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stitchmore about stitch


  5  definitions  found 
  From  Webster's  Revised  Unabridged  Dictionary  (1913)  [web1913]: 
  Stitch  \Stitch\,  n. 
  An  arrangement  of  stitches,  or  method  of  stitching  in  some 
  particular  way  or  style;  as  cross-stitch;  herringbone 
  stitch,  etc 
  From  Webster's  Revised  Unabridged  Dictionary  (1913)  [web1913]: 
  Stitch  \Stitch\,  v.  t.  [imp.  &  p.  p.  {Stitched};  p.  pr  &  vb  n. 
  1.  To  form  stitches  in  especially,  to  sew  in  such  a  manner 
  as  to  show  on  the  surface  a  continuous  line  of  stitches; 
  as  to  stitch  a  shirt  bosom. 
  2.  To  sew,  or  unite  together  by  stitches;  as  to  stitch 
  printed  sheets  in  making  a  book  or  a  pamphlet. 
  3.  (Agric.)  To  form  land  into  ridges. 
  {To  stitch  up},  to  mend  or  unite  with  a  needle  and  thread; 
  as  to  stitch  up  a  rent;  to  stitch  up  an  artery. 
  From  Webster's  Revised  Unabridged  Dictionary  (1913)  [web1913]: 
  Stitch  \Stitch\,  n.  [OE.  stiche,  AS  stice  a  pricking,  akin  to 
  stician  to  prick.  See  {Stick},  v.  i.] 
  1.  A  single  pass  of  a  needle  in  sewing;  the  loop  or  turn  of 
  the  thread  thus  made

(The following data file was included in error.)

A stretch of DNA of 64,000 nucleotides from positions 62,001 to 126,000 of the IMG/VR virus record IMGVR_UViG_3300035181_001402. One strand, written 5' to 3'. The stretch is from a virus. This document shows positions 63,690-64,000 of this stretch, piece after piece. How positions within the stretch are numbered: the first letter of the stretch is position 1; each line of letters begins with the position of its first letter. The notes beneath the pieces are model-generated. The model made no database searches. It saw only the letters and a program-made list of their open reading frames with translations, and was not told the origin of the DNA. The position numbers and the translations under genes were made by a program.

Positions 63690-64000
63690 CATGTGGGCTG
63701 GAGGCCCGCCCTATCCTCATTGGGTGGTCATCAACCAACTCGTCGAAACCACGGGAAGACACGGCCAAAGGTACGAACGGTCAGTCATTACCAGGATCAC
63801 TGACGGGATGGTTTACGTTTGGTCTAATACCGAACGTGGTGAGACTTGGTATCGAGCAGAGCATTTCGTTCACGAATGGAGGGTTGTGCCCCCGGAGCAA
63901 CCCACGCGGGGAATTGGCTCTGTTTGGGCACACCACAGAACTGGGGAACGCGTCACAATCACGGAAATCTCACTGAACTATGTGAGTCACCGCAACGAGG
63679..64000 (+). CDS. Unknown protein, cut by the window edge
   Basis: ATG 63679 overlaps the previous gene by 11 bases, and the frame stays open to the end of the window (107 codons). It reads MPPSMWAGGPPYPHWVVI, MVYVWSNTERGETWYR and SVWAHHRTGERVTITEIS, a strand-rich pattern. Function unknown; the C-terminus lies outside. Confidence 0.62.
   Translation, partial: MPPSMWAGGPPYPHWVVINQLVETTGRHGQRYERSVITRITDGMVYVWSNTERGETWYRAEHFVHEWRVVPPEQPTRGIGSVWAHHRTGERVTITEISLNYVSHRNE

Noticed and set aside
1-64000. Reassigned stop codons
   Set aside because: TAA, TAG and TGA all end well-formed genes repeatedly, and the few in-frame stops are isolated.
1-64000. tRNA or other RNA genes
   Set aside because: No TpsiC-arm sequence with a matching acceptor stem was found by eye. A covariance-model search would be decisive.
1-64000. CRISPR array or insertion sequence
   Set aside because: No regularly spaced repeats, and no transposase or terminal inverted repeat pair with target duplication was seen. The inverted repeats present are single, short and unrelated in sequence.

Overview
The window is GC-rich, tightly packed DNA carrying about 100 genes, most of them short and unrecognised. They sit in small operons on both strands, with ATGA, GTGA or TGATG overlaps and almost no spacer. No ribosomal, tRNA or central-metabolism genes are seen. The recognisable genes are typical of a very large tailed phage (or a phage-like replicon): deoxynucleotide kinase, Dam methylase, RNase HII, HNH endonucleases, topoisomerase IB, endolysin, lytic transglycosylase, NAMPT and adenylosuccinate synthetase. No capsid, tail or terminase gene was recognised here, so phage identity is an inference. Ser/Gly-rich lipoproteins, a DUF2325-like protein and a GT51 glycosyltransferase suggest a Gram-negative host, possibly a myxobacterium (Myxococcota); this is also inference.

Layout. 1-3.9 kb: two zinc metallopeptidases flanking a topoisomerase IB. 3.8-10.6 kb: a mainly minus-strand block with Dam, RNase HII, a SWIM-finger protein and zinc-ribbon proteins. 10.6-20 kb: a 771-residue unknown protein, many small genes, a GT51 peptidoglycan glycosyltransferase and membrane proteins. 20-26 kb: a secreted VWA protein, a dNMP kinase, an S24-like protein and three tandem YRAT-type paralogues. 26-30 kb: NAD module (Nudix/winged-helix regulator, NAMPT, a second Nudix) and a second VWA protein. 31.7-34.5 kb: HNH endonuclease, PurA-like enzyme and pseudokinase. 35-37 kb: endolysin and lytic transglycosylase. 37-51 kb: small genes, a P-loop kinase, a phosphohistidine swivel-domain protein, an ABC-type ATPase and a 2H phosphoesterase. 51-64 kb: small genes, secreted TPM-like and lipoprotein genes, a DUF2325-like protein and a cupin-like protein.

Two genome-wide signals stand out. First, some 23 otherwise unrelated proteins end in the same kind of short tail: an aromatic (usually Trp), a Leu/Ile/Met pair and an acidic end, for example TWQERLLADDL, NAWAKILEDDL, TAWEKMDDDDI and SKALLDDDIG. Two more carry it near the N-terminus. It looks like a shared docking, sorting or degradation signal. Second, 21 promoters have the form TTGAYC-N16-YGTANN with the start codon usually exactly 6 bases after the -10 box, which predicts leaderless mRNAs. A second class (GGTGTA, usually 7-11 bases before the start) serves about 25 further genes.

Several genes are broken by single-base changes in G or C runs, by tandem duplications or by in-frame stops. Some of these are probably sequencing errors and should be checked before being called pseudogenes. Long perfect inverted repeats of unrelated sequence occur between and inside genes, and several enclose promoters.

2.  A  single  turn  of  the  thread  round  a  needle  in  knitting;  a 
  link,  or  loop,  of  yarn;  as  to  let  down  or  drop,  a 
  stitch;  to  take  up  a  stitch. 
  3.  [Cf.  OE  sticche  stecche  stucche  a  piece,  AS  stycce 
  Cf  {Stock}.]  A  space  of  work  taken  up  or  gone  over  in  a 
  single  pass  of  the  needle;  hence  by  extension,  any  space 
  passed  over  distance. 
  You  have  gone  a  good  stitch.  --Bunyan. 
  In  Syria  the  husbandmen  go  lightly  over  with  their 
  plow,  and  take  no  deep  stitch  in  making  their 
  furrows.  --Holland. 
  4.  A  local  sharp  pain;  an  acute  pain,  like  the  piercing  of  a 
  needle;  as  a  stitch  in  the  side 
  He  was  taken  with  a  cold  and  with  stitches,  which 
  was  indeed,  a  pleurisy.  --Bp.  Burnet. 
  5.  A  contortion,  or  twist.  [Obs.] 
  If  you  talk,  Or  pull  your  face  into  a  stitch  again 
  I  shall  be  angry.  --Marston. 
  6.  Any  least  part  of  a  fabric  or  dress;  as  to  wet  every 
  stitch  of  clothes.  [Colloq.] 
  7.  A  furrow.  --Chapman. 
  {Chain  stitch},  {Lock  stitch}.  See  in  the  Vocabulary. 
  {Pearl},  or  {Purl  stitch}.  See  2nd  {Purl},  2. 
  From  Webster's  Revised  Unabridged  Dictionary  (1913)  [web1913]: 
  Stitch  \Stitch\,  v.  i. 
  To  practice  stitching,  or  needlework. 
  From  WordNet  r  1.6  [wn]: 
  n  1:  a  link  or  loop  or  knot  made  by  drawing  a  threaded  needle 
  through  a  fabric 
  2:  a  sharp  spasm  of  pain  in  the  side  resulting  from  running 
  v  :  fasten  by  sewing;  do  needlework  [syn:  {sew},  {run  up},  {sew 

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